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What Would Jesus Say to Billy Graham?

What Would Jesus Say to Billy Graham?

For nearly 70 years, Billy Graham was one of the most respected, most admired, and most beloved people on the planet. He spoke before more people than anyone else in history, he personally counselled and befriended twelve Presidents of the Unites States, and he regularly met with the Queen, the Pope, and other world leaders. Today, as news of his passing at the age of 99 spreads, the world mourns its loss.

William Franklin Graham, Jr. was born near the end of the First World War in 1918 in Charlotte, North Carolina. As the son of a dairy farmer, he attended a local revival service at the age of 16 and chose then and there to devote his life to Jesus. In the decades to follow, he would travel to more than 185 countries and territories, speaking to over 215 million people in person and reaching a total audience of more than 2.2 billion through the use of media. The focus of his message? An invitation to experience the transforming love and grace of Jesus Christ.

Graham’s popularity first began to spread in 1945 when he became associated with an evangelistic movement called Youth for Christ as a traveling speaker. Then, from 1949 through 1952, he was propelled onto the world stage though a series of Crusades. In 1950, he formed the Billy Graham Association and started broadcasting “The Hour of Decision” radio program that continued to run until 2015. He also launched a magazine called Christianity Today in 1956, which is still published today, both in print and online.

Prior to his 1957 New York Crusade in Madison Square Garden, Billy Graham took criticism for meeting with Martin Luther King, Jr. and inviting him to lead the arena in prayer. At a time when racial tensions were high and social equality was practically nonexistent, this invitation signalled that Graham supported civil rights and believed that the idea of a Christian racist was an oxymoron. In addition, he steadfastly refused to visit South Africa until he was assured the audience would not be segregated.

Along the way, he knocked down doors in favour of spreading the message of Jesus around the world. Never adverse to speaking in potentially hostile environments, he was the first Christian to preach publicly behind the Iron Curtain post-World War II. Beginning in 1978, he began preaching in virtually every Soviet country, visiting Moscow as early as 1982. He went on to hold several crusades in places like Budapest in 1989, Moscow and North Korea in 1992, and Beijing in 1993.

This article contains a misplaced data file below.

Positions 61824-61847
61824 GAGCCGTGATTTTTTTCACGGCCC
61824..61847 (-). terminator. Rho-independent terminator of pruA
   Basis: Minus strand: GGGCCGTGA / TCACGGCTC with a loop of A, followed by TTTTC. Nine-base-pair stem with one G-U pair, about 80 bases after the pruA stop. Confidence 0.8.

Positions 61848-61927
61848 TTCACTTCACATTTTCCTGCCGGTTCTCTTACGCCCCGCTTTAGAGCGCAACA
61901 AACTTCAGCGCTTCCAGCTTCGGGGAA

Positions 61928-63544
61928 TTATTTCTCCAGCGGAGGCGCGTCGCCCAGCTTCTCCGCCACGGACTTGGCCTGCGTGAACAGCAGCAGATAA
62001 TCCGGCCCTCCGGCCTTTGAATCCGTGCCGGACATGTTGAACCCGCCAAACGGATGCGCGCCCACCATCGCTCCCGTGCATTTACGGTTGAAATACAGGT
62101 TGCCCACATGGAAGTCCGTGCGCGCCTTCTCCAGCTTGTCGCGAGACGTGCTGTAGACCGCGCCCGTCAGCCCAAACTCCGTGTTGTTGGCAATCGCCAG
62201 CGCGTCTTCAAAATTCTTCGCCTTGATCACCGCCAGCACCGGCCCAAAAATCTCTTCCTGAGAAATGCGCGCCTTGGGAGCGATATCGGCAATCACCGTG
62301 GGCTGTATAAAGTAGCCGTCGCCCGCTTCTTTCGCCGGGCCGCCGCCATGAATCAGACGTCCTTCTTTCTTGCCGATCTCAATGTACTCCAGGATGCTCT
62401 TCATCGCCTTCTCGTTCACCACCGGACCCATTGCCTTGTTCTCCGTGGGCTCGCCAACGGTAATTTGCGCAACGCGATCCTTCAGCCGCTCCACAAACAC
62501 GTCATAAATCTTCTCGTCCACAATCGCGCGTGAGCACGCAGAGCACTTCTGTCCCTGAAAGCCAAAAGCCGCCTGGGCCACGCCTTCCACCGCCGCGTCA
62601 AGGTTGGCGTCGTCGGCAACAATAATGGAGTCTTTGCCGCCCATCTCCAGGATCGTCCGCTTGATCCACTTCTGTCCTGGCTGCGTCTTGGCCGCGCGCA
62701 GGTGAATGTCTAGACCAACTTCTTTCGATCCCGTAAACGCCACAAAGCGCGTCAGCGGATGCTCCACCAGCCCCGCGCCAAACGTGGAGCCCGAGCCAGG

When he spoke in Seoul, more than one million people attended a single service. And when he spoke in New York’s Central Park, an estimated 250,000 people showed up, making it the largest event ever held in North America. More significantly, an estimated 3 million people have responded during his crusades by stepping forward publicly and personally accepting the message of Jesus.

During his lifetime, Graham received a number of honours, such as the Presidential Medal of Freedom and the Congressional Gold Medal, the two highest honours that can be given in the U.S. to a civilian by these two branches of government. He also became known by several unofficial titles, such as God’s ambassador, the pastor to presidents, and America’s pastor, which was evidence by the fact that, whenever the U.S. faced a national or international crisis, it regularly turned to Billy. He prayed at presidential inaugurations, spoke at the memorial service after the Oklahoma City bombing, and led the service at Washington National Cathedral after the attacks of 9/11.

In public opinion polls and surveys, he consistently ranked among the most admired people in the world, appeared on the Gallup list of the top ten most admired men a total of 54 times. And in a survey for Ladies’ Home Journal (yes, Ladies’ Home Journal), he came in second in the category for “achievements in religion.” Who came in first? God.

So today, as Graham enters into eternity and receives his reward, what words might Jesus say to him? Though purely speculative, here are six possible comments Graham might hear from his Lord.

1. You have lived as a man after My own heart.